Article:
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The Hawk News

The Student News Site of St. Joseph's University

The Hawk News

The Student News Site of St. Joseph's University

The Hawk News

Fit to be king
Lilli Dellheim, Special to the Hawk • July 13, 2024

Would Nike sacrifice everything


The dubious nature of Nike’s deal with Colin Kaepernick

What has made the actions of former San Francisco 49ers quarterback, Colin Kaepernick, much more important to civil rights movements than any other celebrity’s activism in recent years, is that he’s been true to his stance despite losing everything and ruffling some feathers.

Kaepernick, a free agent even the most progressive of NFL franchises wouldn’t touch since he took a knee in protest during the national anthem, has just been named the face of Nike’s, ‘Just Do It’ campaign for their 30-year anniversary.

“Believe in something. Even if it means sacrificing everything.” the official campaign poster reads.

As if the debate over the actions of Kaepernick’s and countless other NFL players who have joined him in protest weren’t polarizing enough for our nation, here enters the biggest sports apparel conglomerate in the world picking sides.

To criticize this movement is to be hypocritical in your own thought and speech.

The anthem represents free speech and free speech is a pivotal part of what makes our country what it is today. Simiraly, I don’t buy the narrative that it disrespects the military and those who’ve fought for our country. Minimal research proves that Kaepernick was influenced by U.S. Army veteran, Nate Boyer, to kneel in protest to police brutality, in contrast to sitting.

Despite that, what I do believe is that Nike may have ulterior motives to supporting Kaepernick and those players who have followed his action.

At the end of the day, Nike is a business. And what is a business without marketing tactics? In this case, Nike, either intentionally or not, has chosen sides and therefore has targeted the probable larger majority of Kaepernick supporters to support their brand.

Of course with this decision came those yearning to spread their stance and hate for the brand’s choice: ripping the logo off of socks and even burning their collections of Nike shoes. They may have lost some customers, but with this, a larger scale of brand recognition has been created that will be all over the news and in discussion between potential consumers.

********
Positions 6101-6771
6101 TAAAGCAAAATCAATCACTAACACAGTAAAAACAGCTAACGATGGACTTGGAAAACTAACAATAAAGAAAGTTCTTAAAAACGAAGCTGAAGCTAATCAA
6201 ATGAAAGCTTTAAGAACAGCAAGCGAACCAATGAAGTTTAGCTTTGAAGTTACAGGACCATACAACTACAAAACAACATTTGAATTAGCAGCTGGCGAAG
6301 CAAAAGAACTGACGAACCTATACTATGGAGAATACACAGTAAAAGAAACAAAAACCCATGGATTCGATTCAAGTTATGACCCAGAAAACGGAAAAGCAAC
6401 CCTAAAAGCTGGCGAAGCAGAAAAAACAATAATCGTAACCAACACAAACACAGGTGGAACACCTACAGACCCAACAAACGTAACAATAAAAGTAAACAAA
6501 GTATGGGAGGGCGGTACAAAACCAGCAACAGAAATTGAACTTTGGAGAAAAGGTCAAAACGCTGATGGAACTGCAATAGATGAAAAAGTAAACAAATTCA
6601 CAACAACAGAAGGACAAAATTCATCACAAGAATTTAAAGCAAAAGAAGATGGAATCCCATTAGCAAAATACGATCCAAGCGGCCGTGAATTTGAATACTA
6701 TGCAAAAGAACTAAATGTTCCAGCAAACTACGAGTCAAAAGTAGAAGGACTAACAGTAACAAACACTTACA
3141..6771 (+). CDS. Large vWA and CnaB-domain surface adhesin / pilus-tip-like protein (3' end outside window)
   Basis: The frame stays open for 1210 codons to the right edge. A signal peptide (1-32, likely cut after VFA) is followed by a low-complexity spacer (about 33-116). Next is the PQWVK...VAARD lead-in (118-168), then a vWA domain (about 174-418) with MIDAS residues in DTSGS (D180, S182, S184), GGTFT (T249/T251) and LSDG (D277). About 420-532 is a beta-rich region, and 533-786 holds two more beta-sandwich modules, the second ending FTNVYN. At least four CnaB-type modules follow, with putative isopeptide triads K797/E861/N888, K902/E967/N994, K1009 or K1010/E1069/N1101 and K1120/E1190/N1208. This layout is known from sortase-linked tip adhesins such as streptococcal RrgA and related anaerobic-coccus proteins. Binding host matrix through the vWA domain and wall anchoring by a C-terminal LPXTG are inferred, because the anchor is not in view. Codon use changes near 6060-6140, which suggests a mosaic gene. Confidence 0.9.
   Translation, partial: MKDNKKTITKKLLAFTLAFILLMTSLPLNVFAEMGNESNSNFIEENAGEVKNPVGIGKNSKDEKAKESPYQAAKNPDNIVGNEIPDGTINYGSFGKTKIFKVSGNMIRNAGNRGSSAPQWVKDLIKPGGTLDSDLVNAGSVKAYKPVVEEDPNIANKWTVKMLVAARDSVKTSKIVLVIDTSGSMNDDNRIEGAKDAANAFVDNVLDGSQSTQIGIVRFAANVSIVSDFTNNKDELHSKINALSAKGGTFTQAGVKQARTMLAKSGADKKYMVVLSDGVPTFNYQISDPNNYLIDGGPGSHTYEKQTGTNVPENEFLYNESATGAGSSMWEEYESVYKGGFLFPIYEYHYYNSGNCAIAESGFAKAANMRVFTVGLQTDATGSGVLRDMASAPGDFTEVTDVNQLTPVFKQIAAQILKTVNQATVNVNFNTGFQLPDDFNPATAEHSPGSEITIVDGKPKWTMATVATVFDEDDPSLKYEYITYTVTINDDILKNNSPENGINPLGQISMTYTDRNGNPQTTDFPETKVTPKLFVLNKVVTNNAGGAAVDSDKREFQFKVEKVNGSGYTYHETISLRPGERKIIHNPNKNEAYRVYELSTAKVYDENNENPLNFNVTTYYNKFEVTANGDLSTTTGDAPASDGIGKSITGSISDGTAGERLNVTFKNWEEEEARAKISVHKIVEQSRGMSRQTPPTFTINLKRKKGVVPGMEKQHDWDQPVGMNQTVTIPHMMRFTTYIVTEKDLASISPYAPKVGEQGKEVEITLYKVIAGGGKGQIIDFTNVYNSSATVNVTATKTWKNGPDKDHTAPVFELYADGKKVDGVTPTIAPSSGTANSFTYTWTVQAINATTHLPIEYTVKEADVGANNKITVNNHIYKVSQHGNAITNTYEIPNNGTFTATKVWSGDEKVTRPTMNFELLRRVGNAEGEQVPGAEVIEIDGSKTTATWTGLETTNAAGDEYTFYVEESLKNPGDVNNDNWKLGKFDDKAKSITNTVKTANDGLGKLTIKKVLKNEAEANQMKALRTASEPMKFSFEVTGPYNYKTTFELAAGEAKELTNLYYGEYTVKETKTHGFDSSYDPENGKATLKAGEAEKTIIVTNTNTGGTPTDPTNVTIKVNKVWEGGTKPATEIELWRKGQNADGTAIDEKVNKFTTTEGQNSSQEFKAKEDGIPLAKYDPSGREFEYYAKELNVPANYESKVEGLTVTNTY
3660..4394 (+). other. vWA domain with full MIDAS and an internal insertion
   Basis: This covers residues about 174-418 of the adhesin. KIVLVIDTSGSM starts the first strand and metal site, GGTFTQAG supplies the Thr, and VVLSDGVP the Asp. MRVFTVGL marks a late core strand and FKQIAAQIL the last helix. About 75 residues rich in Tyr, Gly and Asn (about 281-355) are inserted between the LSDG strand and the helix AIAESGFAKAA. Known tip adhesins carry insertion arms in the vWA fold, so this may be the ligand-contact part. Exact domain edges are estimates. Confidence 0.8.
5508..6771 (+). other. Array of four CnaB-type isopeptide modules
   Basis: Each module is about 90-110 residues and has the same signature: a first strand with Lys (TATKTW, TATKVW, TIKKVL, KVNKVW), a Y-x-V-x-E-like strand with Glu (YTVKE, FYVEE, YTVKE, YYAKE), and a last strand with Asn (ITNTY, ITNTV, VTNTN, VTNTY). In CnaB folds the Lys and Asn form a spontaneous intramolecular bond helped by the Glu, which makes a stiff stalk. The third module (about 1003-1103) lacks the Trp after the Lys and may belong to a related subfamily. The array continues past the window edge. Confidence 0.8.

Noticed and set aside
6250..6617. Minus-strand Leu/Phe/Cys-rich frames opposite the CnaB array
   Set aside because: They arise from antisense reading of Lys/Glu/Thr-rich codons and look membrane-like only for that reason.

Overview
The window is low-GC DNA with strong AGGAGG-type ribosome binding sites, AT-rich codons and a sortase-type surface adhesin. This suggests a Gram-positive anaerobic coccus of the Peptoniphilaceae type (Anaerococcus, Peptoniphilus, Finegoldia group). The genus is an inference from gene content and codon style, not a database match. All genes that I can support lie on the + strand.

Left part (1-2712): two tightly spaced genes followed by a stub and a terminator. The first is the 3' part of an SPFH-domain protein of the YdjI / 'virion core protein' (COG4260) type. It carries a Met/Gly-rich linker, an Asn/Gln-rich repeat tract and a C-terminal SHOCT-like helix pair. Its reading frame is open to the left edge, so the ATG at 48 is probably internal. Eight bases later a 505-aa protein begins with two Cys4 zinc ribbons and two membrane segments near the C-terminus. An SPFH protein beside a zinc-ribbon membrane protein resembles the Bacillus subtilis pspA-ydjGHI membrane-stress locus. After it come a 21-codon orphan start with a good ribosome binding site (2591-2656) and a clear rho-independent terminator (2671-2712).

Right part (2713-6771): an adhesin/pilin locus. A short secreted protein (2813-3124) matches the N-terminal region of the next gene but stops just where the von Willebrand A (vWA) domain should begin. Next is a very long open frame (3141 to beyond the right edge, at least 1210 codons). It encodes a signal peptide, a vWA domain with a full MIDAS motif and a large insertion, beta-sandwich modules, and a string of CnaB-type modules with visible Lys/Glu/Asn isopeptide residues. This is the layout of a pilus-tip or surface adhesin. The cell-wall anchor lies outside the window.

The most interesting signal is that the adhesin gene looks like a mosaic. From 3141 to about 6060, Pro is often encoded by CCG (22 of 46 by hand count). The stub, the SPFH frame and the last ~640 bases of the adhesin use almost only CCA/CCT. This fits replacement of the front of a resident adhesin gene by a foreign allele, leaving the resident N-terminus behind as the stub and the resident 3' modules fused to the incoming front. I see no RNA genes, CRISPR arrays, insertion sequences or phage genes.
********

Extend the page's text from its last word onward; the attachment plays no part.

For big brands or personalities, controversy sells. What sells almost as much as controversy is Nike, whose income last year rose 6 percent to 34.4 billion dollars.

They can afford to lose some customers over their headlines and for as many as they lose, I’m sure they’ll gain even more willing to participate in their hijacking of Kaepernick’s social movement.

To show support is one thing: as many athletes and celebrities have voiced their opinions on the debate. It seems as though Nike, however, has decided to make this issue about them, rather than the cause itself.

After all, this is an ad campaign and advertisements are typically directed solely for revenue. What will come next? Will Adidas decide to use a soldier as the face of their new sneakers to combat Nike’s revenue?

President Trump expressed his qualms about the decision, which, in today’s political climate, often is an unintentional endorsement rather than a defamation.

“As much as I disagree with the Colin Kaepernick endorsement, in another way – I mean, I wouldn’t have done it,” Trump said. “In another way, it is what this country is all about, that you have certain freedoms to do things that other people think you shouldn’t do, but I personally am on a different side of it.”

According to Business Insider, so far, the ad is succesful, despite its risk. It was trending on Twitter for millions to see and they report that “Nike has already seen more than $43 million worth of media exposure, nearly $19 million worth of which was positive.”

It is entirely possible that Nike is fully invested in the cause and the heroism that Kaepernick portrayed thus far and is continuing to portray.

To me, it is equally plausible that they simply saw an opportunity of polarization throughout the nation and viewed it as a potential marketing tool.

Kaepernick was willing to risk millions of dollars and ultimately the security of his job over something that matters to him.

If Nike fell under the same scrutiny and economic loss, I doubt that they’d be willing to “sacrifice everything.”

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